In this scenario the customer was a Fire Fighter. The three salepeople tried to sell him a “Pants Coat,” a “Mist Chair,” and a “Spray Sponge.” The Mist Chair won that round!
The makers of Snake Oil Party Potion say that there will be smiles and laughs all around, and we found that was true!
How this game can be used in an Educational Setting:
Snake Oil Party Potion reminds me of an educational game we play with our Public Speaking class. Kids are given an object and have to come up with clever ways to “sell” it to a specific type of customer. We use this game to help kids to think fast on their feet. It’s a type of improvisation or limited preparation activity. So, I’m definitely going to bring this game to use when we meet with our class!
How this game can be used at a Party:
Instructions for this are actually included in the Snake Oil Party Potion box. The customer card is chosen for the crowd. Three people are chosen to come up with an object to sell. The crowd then votes on the best “object.”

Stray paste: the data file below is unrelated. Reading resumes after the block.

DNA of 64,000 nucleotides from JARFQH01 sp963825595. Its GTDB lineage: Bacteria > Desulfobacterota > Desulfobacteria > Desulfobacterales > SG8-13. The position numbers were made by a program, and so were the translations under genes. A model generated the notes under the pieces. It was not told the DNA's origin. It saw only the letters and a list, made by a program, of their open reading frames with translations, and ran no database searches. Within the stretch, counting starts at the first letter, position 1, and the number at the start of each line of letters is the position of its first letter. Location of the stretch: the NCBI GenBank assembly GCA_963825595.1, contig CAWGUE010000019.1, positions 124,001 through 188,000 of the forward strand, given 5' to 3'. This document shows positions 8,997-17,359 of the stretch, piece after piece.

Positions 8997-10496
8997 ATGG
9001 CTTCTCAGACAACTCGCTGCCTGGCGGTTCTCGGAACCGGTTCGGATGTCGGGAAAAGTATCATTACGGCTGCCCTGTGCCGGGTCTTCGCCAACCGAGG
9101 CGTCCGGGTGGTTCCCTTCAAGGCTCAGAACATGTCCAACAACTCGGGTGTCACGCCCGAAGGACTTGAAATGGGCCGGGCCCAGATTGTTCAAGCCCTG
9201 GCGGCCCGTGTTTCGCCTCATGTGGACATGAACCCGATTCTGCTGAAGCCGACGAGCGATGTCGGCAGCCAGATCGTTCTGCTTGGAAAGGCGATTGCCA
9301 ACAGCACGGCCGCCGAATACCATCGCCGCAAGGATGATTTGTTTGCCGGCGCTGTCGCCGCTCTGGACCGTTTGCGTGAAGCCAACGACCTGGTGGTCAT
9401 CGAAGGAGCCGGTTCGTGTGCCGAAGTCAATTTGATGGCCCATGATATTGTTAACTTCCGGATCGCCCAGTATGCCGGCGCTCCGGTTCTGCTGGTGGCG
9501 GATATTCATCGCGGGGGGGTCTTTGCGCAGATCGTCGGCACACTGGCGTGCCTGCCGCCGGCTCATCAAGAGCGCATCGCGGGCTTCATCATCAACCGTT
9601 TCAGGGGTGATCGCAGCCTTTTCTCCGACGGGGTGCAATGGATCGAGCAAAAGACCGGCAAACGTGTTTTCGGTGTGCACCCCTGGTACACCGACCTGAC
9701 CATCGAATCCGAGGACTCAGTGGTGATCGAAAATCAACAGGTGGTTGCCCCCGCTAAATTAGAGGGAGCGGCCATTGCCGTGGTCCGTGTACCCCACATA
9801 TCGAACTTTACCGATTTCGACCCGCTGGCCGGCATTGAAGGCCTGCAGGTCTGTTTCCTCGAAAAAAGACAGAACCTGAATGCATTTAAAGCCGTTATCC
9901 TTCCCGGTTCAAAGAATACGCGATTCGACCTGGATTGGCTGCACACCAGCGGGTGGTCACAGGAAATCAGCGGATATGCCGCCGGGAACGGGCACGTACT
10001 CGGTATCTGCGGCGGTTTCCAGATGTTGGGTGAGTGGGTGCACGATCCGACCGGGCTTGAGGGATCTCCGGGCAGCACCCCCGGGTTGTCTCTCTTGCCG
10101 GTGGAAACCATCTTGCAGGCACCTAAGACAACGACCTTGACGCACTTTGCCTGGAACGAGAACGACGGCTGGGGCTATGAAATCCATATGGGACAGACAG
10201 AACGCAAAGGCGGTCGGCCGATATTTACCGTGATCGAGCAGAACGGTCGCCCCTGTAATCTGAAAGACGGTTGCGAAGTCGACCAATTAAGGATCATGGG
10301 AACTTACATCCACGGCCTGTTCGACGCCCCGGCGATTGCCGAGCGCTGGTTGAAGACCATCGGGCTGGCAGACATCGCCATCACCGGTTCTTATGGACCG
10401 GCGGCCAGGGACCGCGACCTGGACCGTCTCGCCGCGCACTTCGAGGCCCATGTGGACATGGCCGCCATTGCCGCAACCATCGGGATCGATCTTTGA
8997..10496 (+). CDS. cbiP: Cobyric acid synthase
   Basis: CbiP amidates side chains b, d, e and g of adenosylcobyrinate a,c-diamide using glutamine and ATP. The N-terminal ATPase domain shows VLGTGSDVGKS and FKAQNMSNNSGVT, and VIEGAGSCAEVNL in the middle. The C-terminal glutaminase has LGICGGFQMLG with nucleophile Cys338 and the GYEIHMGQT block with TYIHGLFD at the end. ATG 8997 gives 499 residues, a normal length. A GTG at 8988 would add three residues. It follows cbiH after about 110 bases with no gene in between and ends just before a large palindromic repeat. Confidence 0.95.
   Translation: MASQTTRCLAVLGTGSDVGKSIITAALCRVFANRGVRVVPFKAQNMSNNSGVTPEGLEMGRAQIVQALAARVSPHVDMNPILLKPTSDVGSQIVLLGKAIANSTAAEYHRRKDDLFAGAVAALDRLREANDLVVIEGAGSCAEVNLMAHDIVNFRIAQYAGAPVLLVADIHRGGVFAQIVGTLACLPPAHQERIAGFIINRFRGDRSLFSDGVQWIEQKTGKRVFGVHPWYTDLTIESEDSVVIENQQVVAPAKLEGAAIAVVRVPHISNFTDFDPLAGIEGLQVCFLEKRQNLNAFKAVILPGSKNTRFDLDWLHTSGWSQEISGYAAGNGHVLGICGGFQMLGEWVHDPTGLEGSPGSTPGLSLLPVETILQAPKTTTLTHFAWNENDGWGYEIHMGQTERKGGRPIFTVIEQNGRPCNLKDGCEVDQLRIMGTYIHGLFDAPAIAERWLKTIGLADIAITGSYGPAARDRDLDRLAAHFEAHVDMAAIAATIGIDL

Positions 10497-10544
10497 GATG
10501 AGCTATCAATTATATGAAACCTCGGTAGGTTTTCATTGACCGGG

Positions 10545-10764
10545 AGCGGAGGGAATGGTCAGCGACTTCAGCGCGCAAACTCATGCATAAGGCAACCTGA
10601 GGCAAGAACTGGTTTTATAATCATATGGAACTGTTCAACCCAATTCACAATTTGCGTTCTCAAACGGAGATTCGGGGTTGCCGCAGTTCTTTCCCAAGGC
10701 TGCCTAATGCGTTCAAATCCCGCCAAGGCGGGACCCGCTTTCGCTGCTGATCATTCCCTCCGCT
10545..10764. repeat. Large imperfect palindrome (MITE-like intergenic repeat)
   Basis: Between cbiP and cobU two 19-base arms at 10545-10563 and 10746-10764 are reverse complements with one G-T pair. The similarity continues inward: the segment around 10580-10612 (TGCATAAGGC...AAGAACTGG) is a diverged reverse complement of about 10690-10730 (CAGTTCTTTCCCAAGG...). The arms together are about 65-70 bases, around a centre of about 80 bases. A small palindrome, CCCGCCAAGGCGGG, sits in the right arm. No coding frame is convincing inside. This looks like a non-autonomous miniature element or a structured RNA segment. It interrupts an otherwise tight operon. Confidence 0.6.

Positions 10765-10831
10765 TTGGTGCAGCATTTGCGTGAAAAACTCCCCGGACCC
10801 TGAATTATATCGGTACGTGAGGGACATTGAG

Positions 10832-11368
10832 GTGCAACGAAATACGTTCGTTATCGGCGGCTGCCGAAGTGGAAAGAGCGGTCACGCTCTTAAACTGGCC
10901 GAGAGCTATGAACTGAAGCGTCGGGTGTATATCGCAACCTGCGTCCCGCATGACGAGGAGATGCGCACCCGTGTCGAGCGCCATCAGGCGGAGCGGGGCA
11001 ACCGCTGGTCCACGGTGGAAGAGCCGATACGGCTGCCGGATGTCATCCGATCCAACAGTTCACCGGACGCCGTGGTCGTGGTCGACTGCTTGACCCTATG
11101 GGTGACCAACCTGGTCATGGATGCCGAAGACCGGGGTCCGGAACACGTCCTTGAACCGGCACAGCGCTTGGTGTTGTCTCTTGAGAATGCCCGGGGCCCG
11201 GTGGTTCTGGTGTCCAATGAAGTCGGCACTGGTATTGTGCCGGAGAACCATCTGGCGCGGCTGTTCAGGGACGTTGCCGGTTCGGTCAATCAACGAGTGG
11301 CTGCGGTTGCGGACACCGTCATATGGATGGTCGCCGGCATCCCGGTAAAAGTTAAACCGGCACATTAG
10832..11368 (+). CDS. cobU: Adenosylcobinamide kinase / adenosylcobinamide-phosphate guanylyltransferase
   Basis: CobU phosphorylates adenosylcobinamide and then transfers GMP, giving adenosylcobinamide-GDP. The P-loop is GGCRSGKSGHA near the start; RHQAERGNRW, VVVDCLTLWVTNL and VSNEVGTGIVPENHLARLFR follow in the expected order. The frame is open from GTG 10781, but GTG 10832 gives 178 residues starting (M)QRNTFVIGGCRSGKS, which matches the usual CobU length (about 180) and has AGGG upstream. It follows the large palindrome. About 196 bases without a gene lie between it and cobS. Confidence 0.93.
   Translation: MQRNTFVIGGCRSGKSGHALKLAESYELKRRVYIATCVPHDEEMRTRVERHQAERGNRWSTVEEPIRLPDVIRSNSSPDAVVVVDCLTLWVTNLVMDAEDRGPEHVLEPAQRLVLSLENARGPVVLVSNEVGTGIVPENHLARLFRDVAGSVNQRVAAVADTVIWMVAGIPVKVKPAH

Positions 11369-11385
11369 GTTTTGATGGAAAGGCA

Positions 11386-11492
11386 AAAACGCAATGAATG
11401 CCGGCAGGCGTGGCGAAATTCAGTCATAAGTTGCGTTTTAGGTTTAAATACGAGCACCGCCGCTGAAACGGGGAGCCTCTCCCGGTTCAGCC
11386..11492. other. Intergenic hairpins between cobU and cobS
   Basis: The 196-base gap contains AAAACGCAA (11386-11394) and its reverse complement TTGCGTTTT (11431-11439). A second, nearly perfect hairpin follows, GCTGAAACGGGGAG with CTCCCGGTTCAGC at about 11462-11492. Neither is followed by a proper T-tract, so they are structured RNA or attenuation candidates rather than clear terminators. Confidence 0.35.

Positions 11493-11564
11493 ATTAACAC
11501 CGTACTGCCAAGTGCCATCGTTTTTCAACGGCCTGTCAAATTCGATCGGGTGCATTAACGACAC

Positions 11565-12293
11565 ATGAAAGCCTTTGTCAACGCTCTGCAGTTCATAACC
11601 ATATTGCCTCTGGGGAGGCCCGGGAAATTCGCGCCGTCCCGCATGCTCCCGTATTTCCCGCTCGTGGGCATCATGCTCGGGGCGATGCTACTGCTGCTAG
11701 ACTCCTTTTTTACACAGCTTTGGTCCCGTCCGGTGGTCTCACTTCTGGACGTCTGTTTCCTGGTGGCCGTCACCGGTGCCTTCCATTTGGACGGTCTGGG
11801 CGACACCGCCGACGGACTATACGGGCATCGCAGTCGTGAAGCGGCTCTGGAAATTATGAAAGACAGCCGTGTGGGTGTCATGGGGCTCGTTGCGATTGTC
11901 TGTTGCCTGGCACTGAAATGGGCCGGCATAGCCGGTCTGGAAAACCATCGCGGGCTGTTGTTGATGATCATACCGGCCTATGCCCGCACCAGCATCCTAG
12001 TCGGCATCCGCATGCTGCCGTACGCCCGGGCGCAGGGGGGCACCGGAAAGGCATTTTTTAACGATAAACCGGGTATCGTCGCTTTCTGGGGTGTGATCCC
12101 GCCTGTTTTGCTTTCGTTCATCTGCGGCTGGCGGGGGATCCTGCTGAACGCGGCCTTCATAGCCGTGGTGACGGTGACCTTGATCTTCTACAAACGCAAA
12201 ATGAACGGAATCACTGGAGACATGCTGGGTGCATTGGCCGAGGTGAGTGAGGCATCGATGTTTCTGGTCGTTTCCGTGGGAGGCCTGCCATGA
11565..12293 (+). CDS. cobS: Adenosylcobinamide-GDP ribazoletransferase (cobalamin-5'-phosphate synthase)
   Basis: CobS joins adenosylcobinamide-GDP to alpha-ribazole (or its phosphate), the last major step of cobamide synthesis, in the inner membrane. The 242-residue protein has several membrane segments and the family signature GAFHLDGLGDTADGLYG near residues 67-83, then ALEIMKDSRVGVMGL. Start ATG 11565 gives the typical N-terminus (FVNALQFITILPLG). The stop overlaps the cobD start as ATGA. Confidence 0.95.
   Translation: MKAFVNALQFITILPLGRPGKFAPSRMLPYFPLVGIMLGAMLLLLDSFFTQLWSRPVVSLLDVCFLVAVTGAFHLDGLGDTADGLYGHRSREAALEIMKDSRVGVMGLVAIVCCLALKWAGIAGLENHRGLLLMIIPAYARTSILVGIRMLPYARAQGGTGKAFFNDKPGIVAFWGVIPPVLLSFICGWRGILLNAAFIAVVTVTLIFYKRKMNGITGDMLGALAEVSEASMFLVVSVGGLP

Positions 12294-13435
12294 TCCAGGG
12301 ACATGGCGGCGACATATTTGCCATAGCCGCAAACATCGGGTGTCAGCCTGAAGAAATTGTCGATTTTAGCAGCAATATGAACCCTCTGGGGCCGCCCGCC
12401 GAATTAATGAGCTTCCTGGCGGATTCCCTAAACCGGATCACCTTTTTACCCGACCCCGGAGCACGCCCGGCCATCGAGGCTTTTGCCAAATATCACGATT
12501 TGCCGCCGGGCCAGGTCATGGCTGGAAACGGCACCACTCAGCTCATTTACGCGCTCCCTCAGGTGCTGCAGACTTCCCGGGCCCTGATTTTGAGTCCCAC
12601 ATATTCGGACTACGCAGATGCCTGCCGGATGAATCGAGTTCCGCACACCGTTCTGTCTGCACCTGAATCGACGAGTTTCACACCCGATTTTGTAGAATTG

What I didn’t like:
There were 2 cards included that I decided to remove, just because they’re in bad taste (snot and butt). Also, the card for “satellite” was misspelled “satelite.”
Snake Oil Party Potion sells for $14.99.
There is another version called Snake Oil for ages 10 and up.
Check out Out of the Box Games on Social Media:
Purposeful Design: Understanding the Creation by author Jay Schabacker is a new book we have been reading in our home lately, and I’m happy to review it for you today. You can see more about it at the Purposeful Design website.
There are several ways to describe this beautiful book:
One of the best parts of the book is that it’s full of beautiful pictures! There is lots of Scripture sprinkled through as well.
The format of the book is that there are 7 chapters–one for each day of creation. Then the author goes into detail about some of the things that were created on that day.
For each chapter here is what you’ll read about:
Day 1: God created the heavens and the earth, the planets continuing their orbit defies the 2nd law of thermodynamics.
Day 2: God created the atmosphere and water, how the rain cycle works.
Day 3: God created the dry land and vegetation, why apples are so healthy for us, ways in which plants are useful.